Bharatiya Janata Party (BJP) President Amit Shah on Friday said winning the May 12 Karnataka Assembly election is very important as it is the party's "doorway" to south India.
"Winning Karnataka elections is very important to us, as it is our doorway to the south of India," Shah said at the day-long "Karnataka Now Conclave 2018", organised in Bengaluru by Times Now news channel.
The BJP came to power on its own for the first time in Karnataka in 2008, but lost out to the ruling Congress after five years in the May 2013 assembly election.
Shah said that people's response to his campaign across the state over the past few months has shown that the masses are against the ruling Congress.
"The people of Karnataka are inclined towards BJP and we will win with a clear majority in the state. The ground reality is that people are against Congress," he said.
Chief Minister Siddaramaiah, who is contesting from Badami in Bagalkot district and Chamundeshwari in Mysuru district, is "sure" to lose from both seats, he said.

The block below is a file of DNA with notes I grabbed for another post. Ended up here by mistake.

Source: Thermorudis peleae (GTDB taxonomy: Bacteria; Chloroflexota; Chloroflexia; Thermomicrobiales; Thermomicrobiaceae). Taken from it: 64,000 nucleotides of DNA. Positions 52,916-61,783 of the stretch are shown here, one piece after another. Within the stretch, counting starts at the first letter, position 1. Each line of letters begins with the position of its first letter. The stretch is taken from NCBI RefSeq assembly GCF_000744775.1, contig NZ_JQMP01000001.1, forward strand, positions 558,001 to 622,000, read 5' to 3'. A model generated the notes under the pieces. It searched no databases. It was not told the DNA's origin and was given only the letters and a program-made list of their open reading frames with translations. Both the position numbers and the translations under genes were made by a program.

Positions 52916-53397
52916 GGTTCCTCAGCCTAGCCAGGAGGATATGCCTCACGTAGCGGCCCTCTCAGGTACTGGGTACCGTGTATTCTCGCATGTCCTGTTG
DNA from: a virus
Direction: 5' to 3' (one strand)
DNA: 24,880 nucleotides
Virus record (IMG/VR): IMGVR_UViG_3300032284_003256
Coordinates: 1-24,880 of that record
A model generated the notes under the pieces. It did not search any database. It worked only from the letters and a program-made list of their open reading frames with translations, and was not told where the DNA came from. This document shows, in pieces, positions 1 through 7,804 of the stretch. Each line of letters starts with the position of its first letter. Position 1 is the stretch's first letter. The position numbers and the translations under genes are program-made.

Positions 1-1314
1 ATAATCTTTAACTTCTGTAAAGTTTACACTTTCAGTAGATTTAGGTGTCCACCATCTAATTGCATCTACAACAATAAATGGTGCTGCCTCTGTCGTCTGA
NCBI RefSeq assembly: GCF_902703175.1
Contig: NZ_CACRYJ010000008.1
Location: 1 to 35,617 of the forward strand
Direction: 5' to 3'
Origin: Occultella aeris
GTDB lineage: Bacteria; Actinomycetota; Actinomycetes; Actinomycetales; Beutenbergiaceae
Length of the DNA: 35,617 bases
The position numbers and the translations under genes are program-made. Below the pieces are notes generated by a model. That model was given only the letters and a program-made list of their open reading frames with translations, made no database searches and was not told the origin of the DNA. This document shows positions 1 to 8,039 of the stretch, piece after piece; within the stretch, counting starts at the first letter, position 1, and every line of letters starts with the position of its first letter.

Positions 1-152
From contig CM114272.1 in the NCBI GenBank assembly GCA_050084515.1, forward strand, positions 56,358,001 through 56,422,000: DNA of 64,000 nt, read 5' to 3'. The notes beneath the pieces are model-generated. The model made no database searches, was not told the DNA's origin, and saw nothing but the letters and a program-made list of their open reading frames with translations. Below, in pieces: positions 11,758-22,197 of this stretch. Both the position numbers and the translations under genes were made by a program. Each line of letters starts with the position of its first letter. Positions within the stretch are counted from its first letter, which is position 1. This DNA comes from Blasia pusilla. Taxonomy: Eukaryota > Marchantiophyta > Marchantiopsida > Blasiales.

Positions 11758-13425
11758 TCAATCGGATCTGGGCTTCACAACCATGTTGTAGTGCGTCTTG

"The BJP will win the election with a clear majority."
Siddaramaiah, who also took part in the conclave through video conferencing, called Prime Minister Narendra Modi's election rhetorics as "drama and gimmicks". He expressed confidence in the ruling Congress, saying the party will get a clear majority and form the government again.
"Our government has fulfilled all the promises made in our election manifesto. On several key development parameters, Karnataka has emerged as the No. 1 state in the country," Siddaramaiah said.
Countering the southern state's Chief Minister, Union Railway Minister Piyush Goyal, who also took part in the conclave through video conferencing, said there is a wave of change in Karnataka and that the BJP is committed to building Bengaluru into a centre of innovation.
"I'm confident that BJP will sweep the 28 assembly seats in Bengaluru. The double-engine of BJP governments at the Centre and Karnataka will propel the state on the path of development," Goyal said.
City-based biotechnology major Biocon's chief Kiran Mazumdar-Shaw, who was present at one of the sessions, said Bengaluru unlike other cities of India, was built using intellectual capital than money power.
"Every successive government invested in engineering education and the promotion of Information Technology and Biotechnology (IT and BT) sectors, but what has not kept pace with the growth brought in by intellectual capital is the physical infrastructure," lamented Shaw.